Cannes in transition: French festival celebrates 70 years amid changes


Highlights

Technology and streaming services are changing the ways audiences experience movies.

Festival has allowed TV shows to premiere, and this year included a major virtual reality experience.

Awards will be handed out Sunday at the Palais.

Even though the Cannes Film Festival turned 70 this year, it seems to be wondering what its future holds.

Should it continue to add TV shows to its lineup, as it did this year with David Lynch’s “Twin Peaks” and Jane Campion’s “Top of the Lake: China Girl”?

Should it allow movies such as “Okja,” which is being distributed by Netflix, to compete for the top prize, the Palme d’Or, even though such movies might not even get released in regular theaters? Spanish director Pedro Almodovar, who’s the president of this year’s Cannes jury, thinks not, but others beg to differ, saying that technology is changing the way we view entertainment and that the festival must expand it if it’s to stay relevant.

And what about virtual reality? It’s not actually film. But this year, Oscar-winning director Alejandro G. Iñárritu and cinematographer Emmanuel Lubezki teamed up to create an installation about immigration, called “Carne y Arena,” and it got in the festival’s official selection.

Who knows what will happen? But Cannes can celebrate its 70th with one of the strongest lineups in years — even if there were no major studio projects like “Up” or “Mad Max: Fury Road” getting the Cannes stamp of approval.

Instead, Cannes returned to its traditional emphasis on arthouse and European fare, with early favorites for the Palme d’Or being American director Todd Haynes’ “Wonderstruck,” Russian director Andrey Zvyagintsev’s “Loveless,” Swedish director Ruben Ostlund’s “The Square” and German director Michael Haneke’s extremely dark and ironically titled “Happy End.”

If Haneke wins, he’ll become the first director to win three Palme awards, and plenty of critics in Cannes think that’s possible, especially in an era when France is politically fortifying its alliance with Germany and the rest of the European Union. Then again, the Cannes jury that awards such prizes is always unpredictable.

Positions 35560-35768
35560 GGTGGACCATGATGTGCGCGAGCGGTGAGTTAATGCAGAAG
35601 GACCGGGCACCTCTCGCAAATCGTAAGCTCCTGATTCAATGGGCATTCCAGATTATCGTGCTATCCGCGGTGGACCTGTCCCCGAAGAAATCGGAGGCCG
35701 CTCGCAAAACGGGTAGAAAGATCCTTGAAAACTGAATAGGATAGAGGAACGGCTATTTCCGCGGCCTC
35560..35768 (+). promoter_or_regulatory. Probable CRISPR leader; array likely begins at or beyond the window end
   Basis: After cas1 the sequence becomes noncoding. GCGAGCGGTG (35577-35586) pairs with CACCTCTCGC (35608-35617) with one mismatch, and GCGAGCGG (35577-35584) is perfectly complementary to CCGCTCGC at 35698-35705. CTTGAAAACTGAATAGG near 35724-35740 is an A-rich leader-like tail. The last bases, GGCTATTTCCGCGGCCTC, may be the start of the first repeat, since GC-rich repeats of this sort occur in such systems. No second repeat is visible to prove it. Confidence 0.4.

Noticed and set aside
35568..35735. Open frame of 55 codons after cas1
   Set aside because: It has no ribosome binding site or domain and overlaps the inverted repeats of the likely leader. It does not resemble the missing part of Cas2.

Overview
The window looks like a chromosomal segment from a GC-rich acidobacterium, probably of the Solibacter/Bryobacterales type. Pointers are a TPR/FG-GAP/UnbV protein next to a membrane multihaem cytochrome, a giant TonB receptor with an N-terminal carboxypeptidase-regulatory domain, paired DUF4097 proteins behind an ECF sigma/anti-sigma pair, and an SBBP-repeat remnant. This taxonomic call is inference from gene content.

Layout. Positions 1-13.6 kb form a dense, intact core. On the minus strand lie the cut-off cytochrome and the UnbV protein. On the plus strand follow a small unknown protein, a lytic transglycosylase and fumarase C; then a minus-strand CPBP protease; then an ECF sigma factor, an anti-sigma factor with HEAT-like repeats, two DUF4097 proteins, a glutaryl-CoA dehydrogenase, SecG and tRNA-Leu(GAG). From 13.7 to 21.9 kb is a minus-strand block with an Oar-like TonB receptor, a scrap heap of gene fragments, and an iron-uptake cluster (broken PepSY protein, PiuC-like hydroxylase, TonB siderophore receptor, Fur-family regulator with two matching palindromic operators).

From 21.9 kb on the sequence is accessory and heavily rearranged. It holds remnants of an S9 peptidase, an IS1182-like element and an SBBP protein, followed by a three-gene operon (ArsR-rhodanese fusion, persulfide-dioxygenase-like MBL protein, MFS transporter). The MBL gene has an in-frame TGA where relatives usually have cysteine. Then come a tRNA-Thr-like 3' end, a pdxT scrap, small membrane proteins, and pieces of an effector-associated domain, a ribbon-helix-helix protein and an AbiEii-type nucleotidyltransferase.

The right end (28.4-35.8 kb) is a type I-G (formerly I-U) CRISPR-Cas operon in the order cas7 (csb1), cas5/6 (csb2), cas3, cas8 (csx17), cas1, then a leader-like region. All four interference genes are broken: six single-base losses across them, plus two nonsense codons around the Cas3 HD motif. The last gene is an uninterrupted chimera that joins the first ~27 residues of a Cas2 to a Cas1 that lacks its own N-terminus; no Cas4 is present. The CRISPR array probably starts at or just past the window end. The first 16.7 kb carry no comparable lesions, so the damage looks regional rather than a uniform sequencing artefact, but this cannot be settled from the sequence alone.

Haynes’ film deals with two deaf kids, one in the 1920s and another in the 1970s, who go to New York alone in search of family. And while the kids are newcomers, you’ll immediately recognize one woman in a dual role: Julianne Moore.

Most critics thought “Loveless,” which screened early, was an early front-runner to be the most bleak film at the festival, with its theme of self-centered parents who offer no love to their son, who eventually disappears in despair.

But no one was quite prepared for Haneke’s “Happy End,” which is possibly one of the meanest movies ever made. And when it comes to mean, Haneke is the master. He does it well.

Then there was the quirky “The Square,” which deftly mocked the modern art world by focusing on a museum curator whose world begins to crumble around him.

Several high-profile projects, such as Sofia Coppola’s “The Beguiled” and Roman Polanski’s “Based on a True Story,” were screening late in the festival and weren’t seen by press time.

Oddly enough, some of this year’s best movies weren’t even screening in the Palme competition. Instead, they were in Un Certain Regard, a prestigious but lesser section of films, at least according to festival programmers.

Fans of last year’s western “Hell or High Water” will be pleased to know that Taylor Sheridan, that movie’s screenwriter, is back as writer/director of “Wind River,” a compelling crime drama about a murder on the Wind River reservation in Wyoming.

Jeremy Renner stars as a U.S. Fish and Wildlife officer who helps an FBI agent, played by Elizabeth Olsen, solve the murder of a young Native American woman.

Unlike much of the high-profile Cannes films, “Wind River” has a tight, traditional script with snappy dialogue and no wasted moments or words.

Two other top films were Iranian director Mohammad Raoulof’s “A Man of Integrity,” which tracked venal corruption in a village that threatens the livelihood of a fish farmer, and Tunisian director Kaouther Ben Hania’s “Beauty and the Dogs,” which deals with a young woman’s quest for justice after being raped by police.

As with any year in Cannes, some films didn’t impress many critics. Serious fans of Jean-Luc Godard expressed problems with “Redoubtable,” the biographical movie about the iconic French New Wave director from Michel Hazanavicius (“The Artist”). But South Korea’s Hong Sangsoo’s “The Day After,” which dealt with a businessman’s romantic troubles, caused lots of walkouts and seemed destined to compete for the bottom prize.

And there’s no way to know where Yorgos Lanthimos’ bizarre “The Killing of a Sacred Deer” will be viewed by the jury. Like the director’s “The Lobster,” it’s tonally masterful but extremely weird, and it’s bound to divide U.S. audiences. Colin Farrell and Nicole Kidman stars as parents of two children who start having paralysis and appear to be headed toward death, apparently because Farrell, who plays a doctor, once screwed up a surgery that led to a man’s death.

The awards will be handed out Sunday, with the annual pomp and circumstance at the Palais.



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